Your checking and savings accounts offer a glimpse of your financial health. Lenders want to feel comfortable that your current account balance isn’t a blip and your accounts won’t be drained after shelling out the cash for a down payment, closing costs, and other fees associated with the mortgage process. Lenders also want to make sure that you don’t have payments for any undisclosed debts coming out of your bank account on a regular basis.
Withdrawing money from an individual retirement account (IRA) or brokerage account is one way borrowers can fund a down payment. If you’re using money from an investment account such as the ones we mentioned, lenders will want to see the history of those accounts, as well.
As a mortgage is a type of debt, lenders want to know about types of debt you may already have. Common monthly debt payments for obligations, such as student loans and auto loans, all factor into your debt-to-income (DTI) ratio. Other obligations, such as child support and alimony also count against your DTI.
Lenders want to see that you’re a strong borrower. Basically, they want to know if you’ve consistently paid back your debt obligations on time without any hiccups. Using your Social Security number, some mortgage lenders will conduct a hard credit inquiry during the pre-approval and loan application process to review your credit history. Here are two items they will typically review when they run a credit check on you.
Lenders may use a FICO credit score to determine your creditworthiness. For a conventional mortgage, lenders will look for a minimum credit score of 620, according to Experian, but this will vary based on each individual lender. Jumbo loans and government-backed loans will have different credit score minimums.
A credit report will show lenders an inclusive look at your credit history. Derogatory marks, such as late or missed payments and accounts that are in collections, will carry weight when determining a borrower’s loan terms. The individual tradelines reported on your credit report will also enable a lender to calculate your monthly debt-to-income ratio.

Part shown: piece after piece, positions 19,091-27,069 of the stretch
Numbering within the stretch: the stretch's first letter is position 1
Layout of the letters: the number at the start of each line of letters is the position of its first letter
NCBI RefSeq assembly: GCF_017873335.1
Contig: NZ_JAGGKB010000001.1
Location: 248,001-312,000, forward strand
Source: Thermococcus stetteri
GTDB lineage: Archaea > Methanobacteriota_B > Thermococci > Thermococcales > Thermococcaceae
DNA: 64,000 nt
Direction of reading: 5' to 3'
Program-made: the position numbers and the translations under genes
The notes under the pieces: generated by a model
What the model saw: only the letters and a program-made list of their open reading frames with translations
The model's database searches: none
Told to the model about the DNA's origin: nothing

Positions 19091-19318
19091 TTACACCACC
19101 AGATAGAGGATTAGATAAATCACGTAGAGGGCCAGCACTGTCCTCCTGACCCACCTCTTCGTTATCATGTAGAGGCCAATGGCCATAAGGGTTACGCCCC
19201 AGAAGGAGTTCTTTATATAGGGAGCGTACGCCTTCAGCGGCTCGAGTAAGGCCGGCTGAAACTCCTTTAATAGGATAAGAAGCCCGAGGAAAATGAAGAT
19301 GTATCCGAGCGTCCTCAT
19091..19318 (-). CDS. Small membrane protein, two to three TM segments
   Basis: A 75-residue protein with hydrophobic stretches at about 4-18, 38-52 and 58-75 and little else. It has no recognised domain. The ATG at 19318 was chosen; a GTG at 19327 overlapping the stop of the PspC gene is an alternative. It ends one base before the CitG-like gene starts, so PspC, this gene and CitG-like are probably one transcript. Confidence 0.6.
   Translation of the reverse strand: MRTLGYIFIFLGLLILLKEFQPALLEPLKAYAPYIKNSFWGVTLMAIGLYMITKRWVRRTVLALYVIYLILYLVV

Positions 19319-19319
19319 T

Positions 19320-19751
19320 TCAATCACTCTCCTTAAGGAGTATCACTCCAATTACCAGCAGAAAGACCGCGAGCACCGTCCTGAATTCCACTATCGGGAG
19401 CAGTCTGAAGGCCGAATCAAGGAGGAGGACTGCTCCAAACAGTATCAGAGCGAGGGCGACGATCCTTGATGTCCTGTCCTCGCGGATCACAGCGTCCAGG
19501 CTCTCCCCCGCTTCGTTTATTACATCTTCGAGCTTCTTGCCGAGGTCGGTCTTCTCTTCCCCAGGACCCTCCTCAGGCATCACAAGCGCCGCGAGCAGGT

Depending on your financial situation, lenders may need to see other documents during the loan application process.
Letter of Explanation
Maybe you’ve had some unique financial challenges. A letter of explanation can be used in the underwriting process to help shed some light on your financial situation. Whether you don’t have rental payment history – maybe because you’ve been living for free with a parent or someone else – or you have had to file for bankruptcy, a letter of explanation can help during the mortgage application process.
If you’re going to use money that was gifted to you to cover a down payment, the lender will want to confirm that you’re not expected to pay back the money. A lender could ask for bank statements from the person who gifted you the funds to trace the source. Your gifter may also need to sign a form stating the money is a gift and you aren’t expected to pay it back.
To prove you are who you say you are, lenders will ask for your ID, such as a driver’s license during the pre-approval and loan approval process.
The Bottom Line
As you can see, there are quite a few documents needed to apply for a mortgage. Use this list as preparation for when you’re applying for a Loan Estimate, but know that some lenders may require other documentation too. While it may seem overwhelming right now, the good news is that your hard work will pay off once you’re in your dream home.